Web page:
A couple of weeks back, we told you about the level creation contest developer Raresloth was holding for their wonderful puzzle platformer Furdemption [$1.99], and this past Friday the winners of that contest were announced. Receiving the grand prize of a $25 iTunes gift card is the level "Just Dodge" created by Makoto. In 2nd place is "A fast shove" created by Snowblzr, who will receive $15 in iTunes credit. Finally in 3rd place and taking home $10 in iTunes credit is "Destroy" by Compakeo. Here's a video showcasing the top three winning levels, check 'em out!..

How difficult do you like your games? Do you like them punishingly difficult, to where you will have to play a level dozens of times in order to beat it? Congratulations, Astra [$2.99], a level-based orbital platformer, is for you. It's fun to play and features some of my favorte mechanics in orbital platformers. Here, you run around a planet and jump to other planets to make it through the levels, bopping enemies and nabbing collectibles on the way. I tend to not be the biggest fan of orbital games at times, because I find it difficult to be accurate with launching off to where you want to go. I get that's kind of the point, but sometimes I struggle to have fun with these games. But I enjoyed the way Astra's orbital platforming works. ..

'Super Happy Fun Block' Review - It's Super Fun, And That Makes Me Happy

Even though I should know better by now, I still frequently make judgements from the names of games. An evocative title will catch my attention and get me curious enough to at least give a game a try, while a generic one might leave a game lost in the shuffle. It's especially a problem on a platform with as many on-going releases as iOS. Super Happy Fun Block [$1.99] has a pretty plain name. It's so plain that even after it was recommended to me by someone whose opinion I really respect, I downloaded the game and left it unplayed for a while. When I finally did get around to it, I found a pretty amazing puzzle-platformer with a nice sense of style that few people seem to have noticed. Well, hopefully the old adage about late being better than never has some truth to it, because while the name might be bland, the game is fantastic and more people ought to be playing it...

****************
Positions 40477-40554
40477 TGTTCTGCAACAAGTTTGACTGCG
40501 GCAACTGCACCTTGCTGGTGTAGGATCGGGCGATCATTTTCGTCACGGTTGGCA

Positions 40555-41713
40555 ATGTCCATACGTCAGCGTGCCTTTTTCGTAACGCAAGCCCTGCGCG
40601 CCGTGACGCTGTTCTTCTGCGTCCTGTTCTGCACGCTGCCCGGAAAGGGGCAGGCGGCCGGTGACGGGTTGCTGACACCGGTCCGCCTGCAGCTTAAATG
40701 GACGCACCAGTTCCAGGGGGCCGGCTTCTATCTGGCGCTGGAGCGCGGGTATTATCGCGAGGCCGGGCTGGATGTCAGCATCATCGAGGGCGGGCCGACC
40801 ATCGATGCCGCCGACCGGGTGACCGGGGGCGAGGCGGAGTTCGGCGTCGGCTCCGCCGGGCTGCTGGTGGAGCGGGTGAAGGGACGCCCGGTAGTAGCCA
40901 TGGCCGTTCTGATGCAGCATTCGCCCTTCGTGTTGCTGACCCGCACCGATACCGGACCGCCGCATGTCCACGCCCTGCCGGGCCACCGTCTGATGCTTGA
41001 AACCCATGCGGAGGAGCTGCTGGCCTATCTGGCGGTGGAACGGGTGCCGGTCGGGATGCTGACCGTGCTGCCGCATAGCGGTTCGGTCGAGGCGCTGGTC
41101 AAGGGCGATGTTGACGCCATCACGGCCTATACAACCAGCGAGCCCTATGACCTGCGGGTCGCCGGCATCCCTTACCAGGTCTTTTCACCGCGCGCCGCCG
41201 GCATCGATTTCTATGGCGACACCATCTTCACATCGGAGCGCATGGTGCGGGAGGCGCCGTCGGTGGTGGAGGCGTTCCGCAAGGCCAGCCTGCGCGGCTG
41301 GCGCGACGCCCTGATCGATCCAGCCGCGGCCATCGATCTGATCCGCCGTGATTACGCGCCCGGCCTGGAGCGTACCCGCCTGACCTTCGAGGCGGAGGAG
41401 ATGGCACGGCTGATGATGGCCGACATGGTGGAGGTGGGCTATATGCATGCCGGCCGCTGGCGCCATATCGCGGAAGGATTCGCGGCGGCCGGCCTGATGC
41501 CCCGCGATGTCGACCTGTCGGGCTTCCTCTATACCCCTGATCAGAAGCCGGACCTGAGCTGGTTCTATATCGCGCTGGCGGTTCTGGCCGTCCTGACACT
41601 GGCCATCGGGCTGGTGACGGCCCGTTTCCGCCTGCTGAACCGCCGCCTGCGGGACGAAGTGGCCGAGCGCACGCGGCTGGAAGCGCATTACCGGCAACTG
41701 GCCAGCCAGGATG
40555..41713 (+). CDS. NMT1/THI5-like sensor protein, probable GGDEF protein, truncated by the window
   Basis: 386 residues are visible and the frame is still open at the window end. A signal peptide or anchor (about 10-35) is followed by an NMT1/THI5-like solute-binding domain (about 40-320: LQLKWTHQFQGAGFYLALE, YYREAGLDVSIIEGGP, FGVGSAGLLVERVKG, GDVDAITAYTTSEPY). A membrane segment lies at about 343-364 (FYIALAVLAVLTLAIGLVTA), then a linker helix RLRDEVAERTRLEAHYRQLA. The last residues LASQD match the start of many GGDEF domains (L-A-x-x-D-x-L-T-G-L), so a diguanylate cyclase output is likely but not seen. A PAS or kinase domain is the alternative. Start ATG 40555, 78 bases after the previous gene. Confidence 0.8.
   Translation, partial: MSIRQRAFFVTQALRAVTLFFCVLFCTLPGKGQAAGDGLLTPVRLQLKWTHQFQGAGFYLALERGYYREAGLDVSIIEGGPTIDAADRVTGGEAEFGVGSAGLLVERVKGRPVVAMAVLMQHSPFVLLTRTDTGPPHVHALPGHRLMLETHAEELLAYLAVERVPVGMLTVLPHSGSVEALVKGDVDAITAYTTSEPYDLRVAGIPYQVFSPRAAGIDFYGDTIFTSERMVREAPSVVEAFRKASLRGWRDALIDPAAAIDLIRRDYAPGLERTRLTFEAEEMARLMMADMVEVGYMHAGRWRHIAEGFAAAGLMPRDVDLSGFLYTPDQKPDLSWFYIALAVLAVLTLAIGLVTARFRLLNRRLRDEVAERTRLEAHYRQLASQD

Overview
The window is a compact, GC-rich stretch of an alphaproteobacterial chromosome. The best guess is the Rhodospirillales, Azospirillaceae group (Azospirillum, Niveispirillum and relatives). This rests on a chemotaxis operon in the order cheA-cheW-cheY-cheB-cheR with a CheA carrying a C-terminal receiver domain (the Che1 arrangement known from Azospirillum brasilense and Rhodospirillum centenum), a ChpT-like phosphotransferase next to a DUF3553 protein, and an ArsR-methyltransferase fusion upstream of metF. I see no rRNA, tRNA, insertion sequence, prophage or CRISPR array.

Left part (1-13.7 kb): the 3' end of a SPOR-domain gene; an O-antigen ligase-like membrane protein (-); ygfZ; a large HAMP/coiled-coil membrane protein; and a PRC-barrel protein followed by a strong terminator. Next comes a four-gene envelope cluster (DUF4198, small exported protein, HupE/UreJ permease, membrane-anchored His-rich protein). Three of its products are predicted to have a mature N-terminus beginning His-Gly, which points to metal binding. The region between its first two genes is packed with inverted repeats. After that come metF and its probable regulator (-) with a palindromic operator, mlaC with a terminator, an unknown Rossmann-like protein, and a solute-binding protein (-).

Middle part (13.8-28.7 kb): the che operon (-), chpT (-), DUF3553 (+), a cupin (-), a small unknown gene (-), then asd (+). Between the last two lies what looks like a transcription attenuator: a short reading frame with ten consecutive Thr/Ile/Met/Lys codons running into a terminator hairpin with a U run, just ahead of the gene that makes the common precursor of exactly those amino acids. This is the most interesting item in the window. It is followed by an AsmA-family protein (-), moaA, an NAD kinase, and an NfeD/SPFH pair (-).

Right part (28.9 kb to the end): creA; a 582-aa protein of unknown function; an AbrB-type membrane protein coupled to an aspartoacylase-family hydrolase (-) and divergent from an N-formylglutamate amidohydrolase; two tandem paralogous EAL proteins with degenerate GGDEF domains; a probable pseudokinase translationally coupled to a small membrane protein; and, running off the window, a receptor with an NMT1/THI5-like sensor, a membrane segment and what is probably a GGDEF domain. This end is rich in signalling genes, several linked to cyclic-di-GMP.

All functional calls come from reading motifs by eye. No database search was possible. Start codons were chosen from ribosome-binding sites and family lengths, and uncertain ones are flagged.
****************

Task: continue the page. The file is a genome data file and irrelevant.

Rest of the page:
After the absolutely fantastic initial release of puzzle platformer Furdemption [$1.99], followed by a hefty update that added loads of new content, RareSloth's little gem is now getting all primed and ready for the addition of a level editor, which we talked about last month. Well, in an effort to get people play-testing the level editor prior to release, and to get the ball rolling on having some levels created, RareSloth is currently holding a level creation contest...

'Downwell' Review - The Gold Standard for Attention to Detail in Retro-Styled Pixel Games